"The best example is how we've seen the cost of battery and solar modules come down over the years," Shah said. "A larger scale of production will automatically bring average costs down."
As of now, India has only one electrolyser manufacturing unit. The Bengaluru factory of U.S.-based Ohmium International has a capacity of 500 MW per year and plans to scale it up to 2 GW per year.
For India's target of producing 5 million tonne of green hydrogen a year, it will need at least 10 gigawatts of electrolyser capacity.
Ambani will likely have a big role in that. His $75 billion investments towards clean energy include setting up four gigafactories—one of which will be solely dedicated to producing electrolysers. However, it is unclear what will be the capacity and when it will start commercial production.
Are Costs The Only Hurdle?
No, but they are the most immediate one.
Even if cost parity is achieved, green hydrogen will have to find where it can be used. And not all use cases are likely to succeed.
According to Leibreich Associates, certain sectors like fertilisers, oil refining and petrochemicals, where hydrogen is already being used, will be quick to transition as there's no other alternative.
Its success in the use for long-haul transport sector will remain limited as there are more economically viable alternatives available like biogas.
Another promising application is for the manufacturing of steel and cement—two of the largest emission sources. But, there has been little-to-no demonstration in the real world of producing these using green hydrogen.
The risk, as Michael Leibreich writes, is: "What if the world throws a hydrogen party and no one shows up?"
The other issue comes from the nature of renewable energy—electricity is generated only when the sun is out, or the wind is blowing at a certain velocity.
Shah points that most renewable plans operate at a low capacity utilisation of 25-30%. For hydrogen to be 'green', it needs to use renewable electricity. Which means the low capacity utilisation will prove to be a hurdle.
One way to offset that could be by using excess electricity on the grid to generate hydrogen, Shah said, which then can be stored and itself used as an energy source.
Aren't There Alternatives Like Blue And Turquoise Hydrogen?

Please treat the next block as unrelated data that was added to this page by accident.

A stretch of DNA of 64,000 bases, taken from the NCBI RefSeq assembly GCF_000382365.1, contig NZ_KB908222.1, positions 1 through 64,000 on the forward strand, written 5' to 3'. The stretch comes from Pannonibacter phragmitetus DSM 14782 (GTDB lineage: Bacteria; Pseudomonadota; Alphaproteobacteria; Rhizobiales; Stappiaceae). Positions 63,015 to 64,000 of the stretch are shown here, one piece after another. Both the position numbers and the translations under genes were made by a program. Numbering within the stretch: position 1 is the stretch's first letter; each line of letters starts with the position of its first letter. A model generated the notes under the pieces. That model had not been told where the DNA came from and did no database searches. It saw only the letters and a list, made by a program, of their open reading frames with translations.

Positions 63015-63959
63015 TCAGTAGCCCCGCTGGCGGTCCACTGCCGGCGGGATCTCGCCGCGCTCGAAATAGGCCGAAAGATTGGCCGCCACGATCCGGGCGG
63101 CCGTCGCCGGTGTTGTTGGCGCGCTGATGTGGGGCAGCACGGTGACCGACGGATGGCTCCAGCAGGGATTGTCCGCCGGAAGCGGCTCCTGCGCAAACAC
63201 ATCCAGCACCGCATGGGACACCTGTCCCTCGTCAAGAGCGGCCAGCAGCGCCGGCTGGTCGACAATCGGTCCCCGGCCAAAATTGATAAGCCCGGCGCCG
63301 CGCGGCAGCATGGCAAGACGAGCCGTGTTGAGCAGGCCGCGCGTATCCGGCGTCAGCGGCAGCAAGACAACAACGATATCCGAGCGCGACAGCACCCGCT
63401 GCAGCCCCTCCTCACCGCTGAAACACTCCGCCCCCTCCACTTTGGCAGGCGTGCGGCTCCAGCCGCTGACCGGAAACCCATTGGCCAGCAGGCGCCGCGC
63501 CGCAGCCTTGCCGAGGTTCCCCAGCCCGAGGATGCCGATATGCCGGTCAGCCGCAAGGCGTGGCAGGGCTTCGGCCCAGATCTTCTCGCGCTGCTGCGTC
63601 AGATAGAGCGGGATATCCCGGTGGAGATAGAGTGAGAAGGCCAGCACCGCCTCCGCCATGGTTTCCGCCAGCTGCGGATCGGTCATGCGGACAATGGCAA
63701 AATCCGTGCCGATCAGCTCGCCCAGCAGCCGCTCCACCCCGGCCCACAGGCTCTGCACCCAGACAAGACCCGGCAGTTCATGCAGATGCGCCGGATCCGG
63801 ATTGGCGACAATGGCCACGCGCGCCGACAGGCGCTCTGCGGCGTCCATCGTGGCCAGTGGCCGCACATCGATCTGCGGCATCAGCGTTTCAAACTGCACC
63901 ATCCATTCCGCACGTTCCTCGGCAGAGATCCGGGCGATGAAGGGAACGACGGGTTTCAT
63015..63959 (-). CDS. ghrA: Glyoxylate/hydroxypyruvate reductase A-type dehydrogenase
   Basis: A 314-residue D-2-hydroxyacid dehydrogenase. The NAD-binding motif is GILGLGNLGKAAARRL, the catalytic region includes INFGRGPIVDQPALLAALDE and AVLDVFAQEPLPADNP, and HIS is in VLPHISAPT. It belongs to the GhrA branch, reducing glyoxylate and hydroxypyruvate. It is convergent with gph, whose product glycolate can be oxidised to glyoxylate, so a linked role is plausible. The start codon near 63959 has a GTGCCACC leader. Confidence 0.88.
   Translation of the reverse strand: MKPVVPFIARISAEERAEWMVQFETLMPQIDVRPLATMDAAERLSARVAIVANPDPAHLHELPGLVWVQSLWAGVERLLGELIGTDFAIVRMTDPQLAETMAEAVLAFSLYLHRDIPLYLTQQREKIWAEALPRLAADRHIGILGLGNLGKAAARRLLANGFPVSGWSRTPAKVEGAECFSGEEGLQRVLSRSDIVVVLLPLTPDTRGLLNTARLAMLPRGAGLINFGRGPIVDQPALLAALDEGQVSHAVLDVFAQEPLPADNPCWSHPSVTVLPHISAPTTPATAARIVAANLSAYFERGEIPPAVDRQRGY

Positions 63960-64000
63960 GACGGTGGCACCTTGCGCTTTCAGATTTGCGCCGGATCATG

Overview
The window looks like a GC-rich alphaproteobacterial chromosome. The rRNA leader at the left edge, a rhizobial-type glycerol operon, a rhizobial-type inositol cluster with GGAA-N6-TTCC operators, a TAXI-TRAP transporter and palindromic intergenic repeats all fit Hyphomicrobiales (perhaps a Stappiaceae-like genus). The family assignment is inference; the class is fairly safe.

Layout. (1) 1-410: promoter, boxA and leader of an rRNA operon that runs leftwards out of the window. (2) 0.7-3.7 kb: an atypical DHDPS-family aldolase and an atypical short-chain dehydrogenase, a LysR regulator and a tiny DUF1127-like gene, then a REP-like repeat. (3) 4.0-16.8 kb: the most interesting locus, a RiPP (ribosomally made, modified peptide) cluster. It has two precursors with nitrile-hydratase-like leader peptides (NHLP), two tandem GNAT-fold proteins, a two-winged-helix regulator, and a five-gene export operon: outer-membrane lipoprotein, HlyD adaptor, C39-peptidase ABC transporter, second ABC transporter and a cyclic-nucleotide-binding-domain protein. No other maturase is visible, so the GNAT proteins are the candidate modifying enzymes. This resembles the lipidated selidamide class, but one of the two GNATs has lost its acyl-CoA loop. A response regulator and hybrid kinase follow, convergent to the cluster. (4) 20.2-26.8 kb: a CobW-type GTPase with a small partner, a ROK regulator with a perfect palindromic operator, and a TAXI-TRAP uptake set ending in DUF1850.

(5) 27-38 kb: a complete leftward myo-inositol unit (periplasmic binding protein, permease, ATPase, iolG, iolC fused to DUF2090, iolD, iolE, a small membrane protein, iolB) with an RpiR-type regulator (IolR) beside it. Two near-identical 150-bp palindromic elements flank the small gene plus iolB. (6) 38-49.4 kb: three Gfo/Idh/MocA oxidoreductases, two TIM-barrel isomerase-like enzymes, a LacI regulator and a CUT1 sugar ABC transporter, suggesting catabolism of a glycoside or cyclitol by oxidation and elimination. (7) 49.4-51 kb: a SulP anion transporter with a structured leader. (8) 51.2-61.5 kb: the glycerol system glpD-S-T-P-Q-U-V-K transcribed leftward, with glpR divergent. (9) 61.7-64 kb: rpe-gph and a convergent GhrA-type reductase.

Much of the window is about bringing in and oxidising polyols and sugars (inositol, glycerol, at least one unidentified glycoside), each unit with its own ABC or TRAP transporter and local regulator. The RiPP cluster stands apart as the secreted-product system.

Hydrogen is colourless. Colours are used to denote production methods through which it is obtained.
The most used method from natural gas, or methane, using steam reformation, produces grey hydrogen. It is the most environmentally damaging variant—10 kg of CO2 are released for producing 1kg of hydrogen gas.
Blue hydrogen—which is being touted for use till green hydrogen costs come down—uses the same process as grey but captures the CO2 that is released at the end. Ambani is planning to make Reliance Industries Ltd. the largest blue hydrogen maker in the world by repurposing a $4-billion plant.
Proponents say it is cost-effective and good for the environment. But it is not.
A study from last year showed that blue hydrogen has a 20% higher global warming footprint, compared to if natural gas was burned directly instead. Besides, it also leads to methane leakage that is 80 times more potent than CO2 in heating the Earth.
And carbon capture systems are expensive and unproven. The 27 carbon capture and storage facilities across the world together capture only about 0.1% of the global emissions.
"Blue hydrogen is not a viable alternative. It is greenwashing," said Shah. "Carbon capture storage have been around for a decade but have been a commercial failure."
'Turquoise' hydrogen is a low-emissions alternative that also uses natural gas as feed but siphons the polluting carbon as a solid instead. However, the technology is very much in a nascent stage with the U.S. having the sole commercial methane pyrolysis plant in the world. Its performance remains unclear due to lack of analysis.
There are other colours like pink (produced from nuclear energy), and white (encrusted in Earth), but they are not being considered for commercial use so far.
What's The Road Map For India?
The government is clearly pushing for India to be a driver for green hydrogen. It will waive inter-state transmission charges on renewable energy for production of green hydrogen, and allow free storage of surplus output for 30 days. Besides, manufacturers will be allowed to set up bunkers near ports for storage and exports.
In the second phase of the policy, which is still being prepared, the government is also considering subsidies for producers and mandates for refineries and fertiliser plants to use green hydrogen.
They key, Shah said, is to localise manufacturing. "We missed the boat with solar modules, and it led us to rely on imports for a long time," he said. "We don't want to make the mistake again."
Production and applications of hydrogen, Encyclopaedia Britannica. (Read more)
Hydrogen Tracking Report, IEA (Link)
A Green Hydrogen Economy For India, CEEW (Click here)
The Potential role of Hydrogen in India, TERI (Link)
Whether green, blue, or turquoise, hydrogen needs to be clean and cheap, Bulletin of the Atomic Scientists (Read here)